This is the sixth blogpost in our series Singapore & Malaysia food trail 2013. Check out our previous blogposts in this series:
- Tian Tian Hainanese Chicken Rice, Singapore
- Teh tarik, Rafee’s Corner, Singapore
- Chinese New Year of the Snake 2013, Singapore
- The Scarlet, a boutique hotel, Singapore
- Gardens by the Bay, Singapore
Mysaucepan and I are on a 3-week eating spree and will be blogging about our street food adventures with lots of photos and tweets about hawker favourites and local delights that will also cover Chinese New Year 2013 – The Year of the Snake.
We would love your feedback on which are the foods you love and would also welcome any suggestions and recommendations that we should try during our trip in Singapore and Malaysia.
There is Peking duck and then there is Peking duck at Imperial Treasure Fine Chinese Cuisine in Singapore.
We were well and truly impressed with the Peking duck at its other outlet Imperial Treasure Super Peking Duck at the top level of The Paragon shopping centre on Orchard road during our last trip to Singapore.
There is a sense of excitement dining at a restaurant located among all the top fine dining restaraunts which bear the name of some of the world’s most famous celebrity chefs. These restaurants on level 2 of the Marina Bay Sands complex overlook the massive casino reputed to be one of the biggest and most sophisticated in South East Asia.
We are seated on a big round table for four people and I love the neutral tone of the beige linen tablecloths at this restaurant.
Service is prompt and friendly and our order of chrysanthemum tea (S$2.50 or A$2.00 per person) soon arrives at our table.
We are here tonight to savour their house specialty which is the Peking duck and as soon as we put in our order, the cucumber batons and julienne shallots are brought to our table.
Each diner is given the essential hoisin sauce and white sugar to accompany the duck.
Mysaucepan decides to try one of the specials this evening ~ a scallops with crab meat, egg white and truffle oil.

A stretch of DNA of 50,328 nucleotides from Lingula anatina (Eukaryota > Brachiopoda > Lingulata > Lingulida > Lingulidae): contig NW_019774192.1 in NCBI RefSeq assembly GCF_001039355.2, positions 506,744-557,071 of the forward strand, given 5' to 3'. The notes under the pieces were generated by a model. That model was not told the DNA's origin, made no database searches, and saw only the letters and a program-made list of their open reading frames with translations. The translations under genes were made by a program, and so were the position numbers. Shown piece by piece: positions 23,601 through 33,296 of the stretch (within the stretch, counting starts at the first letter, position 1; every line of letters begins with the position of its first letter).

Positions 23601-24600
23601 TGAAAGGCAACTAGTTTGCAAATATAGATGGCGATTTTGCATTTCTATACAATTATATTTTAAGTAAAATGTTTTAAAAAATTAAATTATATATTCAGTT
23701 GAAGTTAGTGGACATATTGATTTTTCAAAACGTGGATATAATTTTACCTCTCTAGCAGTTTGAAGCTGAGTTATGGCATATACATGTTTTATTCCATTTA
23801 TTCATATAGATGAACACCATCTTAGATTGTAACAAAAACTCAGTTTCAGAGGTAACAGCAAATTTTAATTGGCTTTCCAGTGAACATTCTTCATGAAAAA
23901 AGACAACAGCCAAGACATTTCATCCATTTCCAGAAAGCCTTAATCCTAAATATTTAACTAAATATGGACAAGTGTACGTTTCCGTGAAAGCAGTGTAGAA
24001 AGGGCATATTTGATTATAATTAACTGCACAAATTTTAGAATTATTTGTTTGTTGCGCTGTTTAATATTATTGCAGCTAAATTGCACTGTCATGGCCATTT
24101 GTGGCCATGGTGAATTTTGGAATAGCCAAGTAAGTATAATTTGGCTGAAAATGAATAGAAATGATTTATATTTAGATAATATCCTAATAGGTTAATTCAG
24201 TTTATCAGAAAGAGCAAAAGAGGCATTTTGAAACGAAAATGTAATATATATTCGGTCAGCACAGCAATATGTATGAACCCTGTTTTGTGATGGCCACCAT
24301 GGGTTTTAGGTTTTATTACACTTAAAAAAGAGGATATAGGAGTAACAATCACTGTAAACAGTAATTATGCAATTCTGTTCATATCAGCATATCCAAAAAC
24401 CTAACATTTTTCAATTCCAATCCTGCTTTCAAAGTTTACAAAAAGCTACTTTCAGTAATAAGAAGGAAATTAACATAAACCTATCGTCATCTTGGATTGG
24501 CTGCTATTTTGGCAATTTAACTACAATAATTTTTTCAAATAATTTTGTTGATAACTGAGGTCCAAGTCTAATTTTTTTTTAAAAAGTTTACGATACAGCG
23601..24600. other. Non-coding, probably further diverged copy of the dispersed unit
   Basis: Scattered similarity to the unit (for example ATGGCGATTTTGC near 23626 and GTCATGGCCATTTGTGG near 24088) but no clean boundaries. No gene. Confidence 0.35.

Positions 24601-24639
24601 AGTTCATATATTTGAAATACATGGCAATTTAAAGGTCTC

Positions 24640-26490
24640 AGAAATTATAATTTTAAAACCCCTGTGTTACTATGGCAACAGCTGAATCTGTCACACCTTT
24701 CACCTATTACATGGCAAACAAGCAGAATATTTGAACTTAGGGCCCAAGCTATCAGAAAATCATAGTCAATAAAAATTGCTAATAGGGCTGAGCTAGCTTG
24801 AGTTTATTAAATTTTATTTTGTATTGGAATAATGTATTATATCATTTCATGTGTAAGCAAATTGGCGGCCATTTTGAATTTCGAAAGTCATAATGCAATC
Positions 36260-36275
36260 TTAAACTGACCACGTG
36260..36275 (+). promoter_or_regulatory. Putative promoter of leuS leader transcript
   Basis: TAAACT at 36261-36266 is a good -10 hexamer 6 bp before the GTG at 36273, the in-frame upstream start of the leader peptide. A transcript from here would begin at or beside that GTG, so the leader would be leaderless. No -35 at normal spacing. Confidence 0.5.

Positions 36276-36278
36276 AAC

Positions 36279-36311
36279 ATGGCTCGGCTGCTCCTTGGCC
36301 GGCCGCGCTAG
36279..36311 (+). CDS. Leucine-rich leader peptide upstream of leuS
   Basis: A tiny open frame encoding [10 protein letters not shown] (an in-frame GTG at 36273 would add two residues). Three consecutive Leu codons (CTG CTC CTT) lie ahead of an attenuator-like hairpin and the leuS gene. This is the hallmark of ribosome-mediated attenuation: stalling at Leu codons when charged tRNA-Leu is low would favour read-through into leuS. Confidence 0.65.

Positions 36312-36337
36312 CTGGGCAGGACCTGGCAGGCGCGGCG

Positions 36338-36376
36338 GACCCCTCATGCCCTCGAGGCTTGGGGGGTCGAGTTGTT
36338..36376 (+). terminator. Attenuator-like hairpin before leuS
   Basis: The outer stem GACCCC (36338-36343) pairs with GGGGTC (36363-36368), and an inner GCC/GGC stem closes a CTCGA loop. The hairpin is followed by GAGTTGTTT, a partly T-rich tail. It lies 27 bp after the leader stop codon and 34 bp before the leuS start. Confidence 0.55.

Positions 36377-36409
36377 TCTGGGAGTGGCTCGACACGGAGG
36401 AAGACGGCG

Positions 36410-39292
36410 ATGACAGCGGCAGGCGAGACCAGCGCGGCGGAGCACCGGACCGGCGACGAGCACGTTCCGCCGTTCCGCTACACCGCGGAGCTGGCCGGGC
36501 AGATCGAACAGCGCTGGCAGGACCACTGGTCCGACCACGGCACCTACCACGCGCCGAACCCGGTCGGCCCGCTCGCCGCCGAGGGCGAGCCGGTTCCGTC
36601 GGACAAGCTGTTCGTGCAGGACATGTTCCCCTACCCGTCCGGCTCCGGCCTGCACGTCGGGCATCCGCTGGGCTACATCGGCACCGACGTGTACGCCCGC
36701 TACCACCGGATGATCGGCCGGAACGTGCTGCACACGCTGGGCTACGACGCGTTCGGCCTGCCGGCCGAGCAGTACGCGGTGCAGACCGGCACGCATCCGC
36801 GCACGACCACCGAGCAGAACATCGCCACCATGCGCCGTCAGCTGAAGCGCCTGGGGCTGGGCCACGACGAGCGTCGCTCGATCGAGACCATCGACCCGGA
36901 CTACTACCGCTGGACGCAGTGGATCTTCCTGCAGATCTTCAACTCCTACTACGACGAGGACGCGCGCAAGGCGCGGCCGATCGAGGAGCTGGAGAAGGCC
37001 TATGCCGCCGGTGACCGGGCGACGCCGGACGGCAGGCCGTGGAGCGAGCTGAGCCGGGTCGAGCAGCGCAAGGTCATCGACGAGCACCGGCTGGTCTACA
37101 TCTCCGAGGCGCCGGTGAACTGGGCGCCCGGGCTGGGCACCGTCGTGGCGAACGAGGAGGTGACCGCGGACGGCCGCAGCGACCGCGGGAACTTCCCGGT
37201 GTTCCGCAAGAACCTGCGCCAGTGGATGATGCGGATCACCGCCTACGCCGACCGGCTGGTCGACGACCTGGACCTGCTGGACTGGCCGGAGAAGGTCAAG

Each person gets a small plate of this delicate seafood and I am savouring each teaspoon of this velvety soft crab meat and scallops.
Northern style Chinese restaurants will usually have black vinegar to accompany this dish but the truffle oil is a genius stroke in both elegance and flavour sensation.
Our Peking duck arrives and the chef begins to carve this dark, golden bird next to our table.
We can hear his razor sharp knife slicing into the crispy skin as he expertly yields the skin from the breast of the duck.
I am salivating looking at the warm juices flowing from the meat of the duck as he carves each piece of skin with a thin layer of meat.
The chef’s recommendation is for the first pieces of skin to be dipped into some white sugar and nothing else.
This recommendation works as the sweetness of the sugar both complements and brings out the savoury and gamey flavour of the duck.
The skin is very crisp and the meat is succulent with a slightly gamey flavour.
For this first Peking duck course, there is at least half a dozen pancakes for each of the four of us in addition to some extra pieces of meat.
Although it is good, both Mysaucepan and I think the Peking duck at this restaurant’s other outlet Imperial Treasure Super Peking Duck in Paragon is much better. So far, I have yet to have a better Peking duck experience than that last meal there.
There are a few options for the second course of the Peking duck. It can be stir-fried with ginger and shallots as we chose when we ate at Imperial Treasure Super Peking Duck in Paragon.
Tonight, we choose a Sang Choy Bao with duck meat as the second course. I think the crispy rice vermicelli is a little redundant given the iceberg lettuce is so fresh and crunchy.
The black pepper beef tenderloin is truly one of the best interpretations I have experienced.
I would like to know how the chef gets these chunky cubes of beef to be so incredibly tender.
Mysaucepan‘s dad loves his steak and he is truly in heaven with this dish. The black pepper bits are daringly large enough to give your taste buds a good pepper hit but it works so well with the meat and slices of onions. This is Chinese style steak at its very best and this simple stir-fried dish can rival the best Western style steak in the taste and flavour department.
We end our meal with my choice of fried rice with salted fish and chicken which is my favourite style of Chinese fried rice.
“Why do you want to order an ordinary dish like this fried rice in this upmarket Chinese restaurant?” Mysaucepan asks.
“Because if they can do the more elaborate dishes so well, they will surely ace a simple dish like fried rice” I reply.
And as it turns out, this fried rice is truly heaven! Smoky and fragrant with aromas of a good Shao Xing wine, I think they have ditched the green peas just so it doesn’t look like your neighbourhood Chinese restaurant fried rice.
Then again, this restaurant is no ordinary Cantonese restaurant.
A cursory glance over their Chinese New Year menu reveals an elaborate 10-course fine Cantonese meal that you can indulge your family in for S$12,888 ++
Unlike in Australia where our 10% GST is included in the prices on the menu, restaurant dining in Singapore attracts a service charge of 10% and GST of 7% in addition to the prices on the menu.
So dear readers, where is your favourite place for Peking duck?
Imperial Treasure Fine Chinese Cuisine
The Shoppes, Atrium 2, L2-04
Access via The Shoppes Bay level
(L1) lifts at UOB & Grand Colonnade North
Marina Bay Sands, Singapore
Tel: +65 6688 7788
Monday – Saturday 11.30am – 10.30pm, Sunday & Public Holiday 11.00am – 10.30pm
Daily Dim Sum (Yum Cha) 11.00am – 4.00pm… Delivered by FeedBurner